Wednesday, July 28, 2010

THE IRON KING by Julie Kagawa

Meghan Chase has never fit in at her small-town high school, and now, on the eve of her 16th birthday, she discovers why. When her half brother is kidnapped, Meghan is drawn into a fantastical world she never imagined--the world of Faery, where anything you see may try to eat you, and Meghan is the daughter of the summer faery king. Now she will journey into the depths of Faery to face an unknown enemy . . . and beg the help of a winter prince who might as soon kill her as let her touch his icy heart. The Iron King is the first book in the Iron Fey series.

Honestly, people! I'm getting tired of trilogies! I just want to read a good book, set it down and not have to wait for the next book!
Now that I've had my rant, I'll continue with my review...
This book was action packed from beginning to end. Meghan is of two worlds, mortal and fey. She doesn't realize her heritage until she recognizes that the strange things happening around her are not of her world. Even her BFF isn't of the mortal world.
Not until her four-year old brother is kidnapped does she come to grips with an unseen world and an adventure/quest that will take her to the depths of despair where she will find her true powers.
Of course, every good book has a love triangle, right? And of course, Meghan has to fall for the wrong guy. But he is a cute and princely guy.
There were a few errors that took me out of the story. I had to reread a few sentences and paragraphs to find the right meaning.
There is a lot of swearing in the book. I gave it three stars on goodreads because I think it takes more creativity to find a way around using expletives and get the same effect.
THE IRON KING ends well, meaning no major cliff hanger but enough to wet my appetite for the next book. Please tell me it will be good! Sometimes the second book in a trilogy is just a bridge or info dumping for the third book...

Rating: PG 13 (only because of the swearing)
V: Yes. Fighting, blood, death
L: Yes.
S: No.

Page "69" test:

"Ah, no. That's not how the joke goes," called Rob. "I say 'knock, knock,' and you're supposed to answer with 'who's there?'"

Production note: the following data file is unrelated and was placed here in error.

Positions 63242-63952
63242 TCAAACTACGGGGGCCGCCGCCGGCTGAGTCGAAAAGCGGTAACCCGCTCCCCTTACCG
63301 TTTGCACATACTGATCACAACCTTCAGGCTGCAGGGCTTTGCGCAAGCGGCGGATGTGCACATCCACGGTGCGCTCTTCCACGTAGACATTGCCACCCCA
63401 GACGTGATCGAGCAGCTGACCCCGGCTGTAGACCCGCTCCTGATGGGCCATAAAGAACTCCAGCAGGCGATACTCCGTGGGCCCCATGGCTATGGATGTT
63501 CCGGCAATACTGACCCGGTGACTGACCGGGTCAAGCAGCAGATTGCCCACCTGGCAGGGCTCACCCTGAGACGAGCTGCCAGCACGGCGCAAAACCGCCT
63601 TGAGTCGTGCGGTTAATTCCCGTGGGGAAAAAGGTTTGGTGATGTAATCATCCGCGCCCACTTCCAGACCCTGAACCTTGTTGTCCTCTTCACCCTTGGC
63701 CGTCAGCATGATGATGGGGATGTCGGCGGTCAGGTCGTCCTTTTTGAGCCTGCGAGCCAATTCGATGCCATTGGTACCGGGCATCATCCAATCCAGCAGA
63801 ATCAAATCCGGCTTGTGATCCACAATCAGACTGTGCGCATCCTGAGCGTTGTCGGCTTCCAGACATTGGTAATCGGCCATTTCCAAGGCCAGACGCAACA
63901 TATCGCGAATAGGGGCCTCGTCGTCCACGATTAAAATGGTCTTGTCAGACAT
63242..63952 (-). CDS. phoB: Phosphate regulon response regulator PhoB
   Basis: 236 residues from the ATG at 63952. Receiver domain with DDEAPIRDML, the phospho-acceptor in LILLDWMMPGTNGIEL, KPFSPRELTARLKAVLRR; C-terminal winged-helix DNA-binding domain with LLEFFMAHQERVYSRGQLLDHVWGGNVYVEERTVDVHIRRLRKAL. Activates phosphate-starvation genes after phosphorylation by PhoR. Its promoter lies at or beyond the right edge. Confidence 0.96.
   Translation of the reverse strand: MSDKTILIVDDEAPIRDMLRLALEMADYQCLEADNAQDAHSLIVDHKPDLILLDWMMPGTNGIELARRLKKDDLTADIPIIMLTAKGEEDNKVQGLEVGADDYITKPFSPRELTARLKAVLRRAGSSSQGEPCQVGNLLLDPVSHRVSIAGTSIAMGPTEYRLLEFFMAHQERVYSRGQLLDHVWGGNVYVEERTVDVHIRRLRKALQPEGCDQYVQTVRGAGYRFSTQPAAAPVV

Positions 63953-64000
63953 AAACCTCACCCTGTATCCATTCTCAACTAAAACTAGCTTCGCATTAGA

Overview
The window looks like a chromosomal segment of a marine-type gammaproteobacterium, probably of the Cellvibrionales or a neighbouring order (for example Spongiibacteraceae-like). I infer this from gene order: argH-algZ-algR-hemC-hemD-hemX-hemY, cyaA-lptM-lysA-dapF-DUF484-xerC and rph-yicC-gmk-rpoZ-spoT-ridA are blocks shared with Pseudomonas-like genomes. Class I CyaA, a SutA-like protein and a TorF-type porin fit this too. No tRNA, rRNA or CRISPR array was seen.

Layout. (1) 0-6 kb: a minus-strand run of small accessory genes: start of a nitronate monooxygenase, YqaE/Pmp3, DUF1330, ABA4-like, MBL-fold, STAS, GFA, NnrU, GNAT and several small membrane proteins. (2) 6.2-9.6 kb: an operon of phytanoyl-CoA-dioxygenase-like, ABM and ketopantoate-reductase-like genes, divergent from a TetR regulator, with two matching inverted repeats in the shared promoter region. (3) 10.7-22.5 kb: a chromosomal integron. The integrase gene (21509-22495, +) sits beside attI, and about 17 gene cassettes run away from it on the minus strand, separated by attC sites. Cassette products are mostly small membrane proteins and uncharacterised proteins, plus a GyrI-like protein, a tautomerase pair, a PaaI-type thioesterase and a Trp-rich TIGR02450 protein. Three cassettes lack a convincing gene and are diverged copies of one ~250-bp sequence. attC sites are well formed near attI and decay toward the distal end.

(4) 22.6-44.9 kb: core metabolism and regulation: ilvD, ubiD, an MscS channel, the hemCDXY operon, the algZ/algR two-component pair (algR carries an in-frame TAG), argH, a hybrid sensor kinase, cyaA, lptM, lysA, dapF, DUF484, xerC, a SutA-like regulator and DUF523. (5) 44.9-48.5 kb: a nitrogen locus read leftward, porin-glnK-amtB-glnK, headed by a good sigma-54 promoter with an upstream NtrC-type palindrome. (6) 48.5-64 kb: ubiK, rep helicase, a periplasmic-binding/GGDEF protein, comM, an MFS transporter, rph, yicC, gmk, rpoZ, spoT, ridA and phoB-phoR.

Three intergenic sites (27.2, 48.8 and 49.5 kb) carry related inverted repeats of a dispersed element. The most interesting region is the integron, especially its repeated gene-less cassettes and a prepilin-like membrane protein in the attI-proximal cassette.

"F*** off!"
"Nope, that's still wrong." Robbie seemed unperturbed, I, however, was horrified at Ethan's language, though I knew it wasn't him. "Here," continued Rob in an amiable voice, "I'll go through the whole thing, so you'll know how to answer next time." He cleared his throat and pounded on the door again. "Knock, knock!": he bellowed. "Who's there? Puck! Puck who? Puck, who will turn you into a squealing pig and stuff you in the oven if you don't get out of our way!" And with that, he banged open the door.
The thing that looked like Ethan stood on the bed, a book in each hand. With a hiss, her hurled them at the doorway. Robbie dodged, but on paperback hit me in the stomach and I grunted.
"Please," I heard Rob mutter, and a ripple went through the air. Suddenly, all the books in the room flapped their covers, rose off the floor and shelves, and began dive-bombing Ethan like a flock of enraged seagulls. I could only stare, feeling my life get more surreal by the second. The fake Ethan hissed and snarled, swatting at the books as they buzzed around him, until on hit him smack in the face and tumbled him off the mattress. Spitting in fur, he darted under the bed. I heard claws scrabbling against the woods as his feet vanished into the crawl space.. Curses and growls drifted out from the darkness.
Robbie shook his head. "Amateurs." He sighed as the books swooping around the room froze midflight and rained to the floor with echoing thuds. "Let's go, princess."

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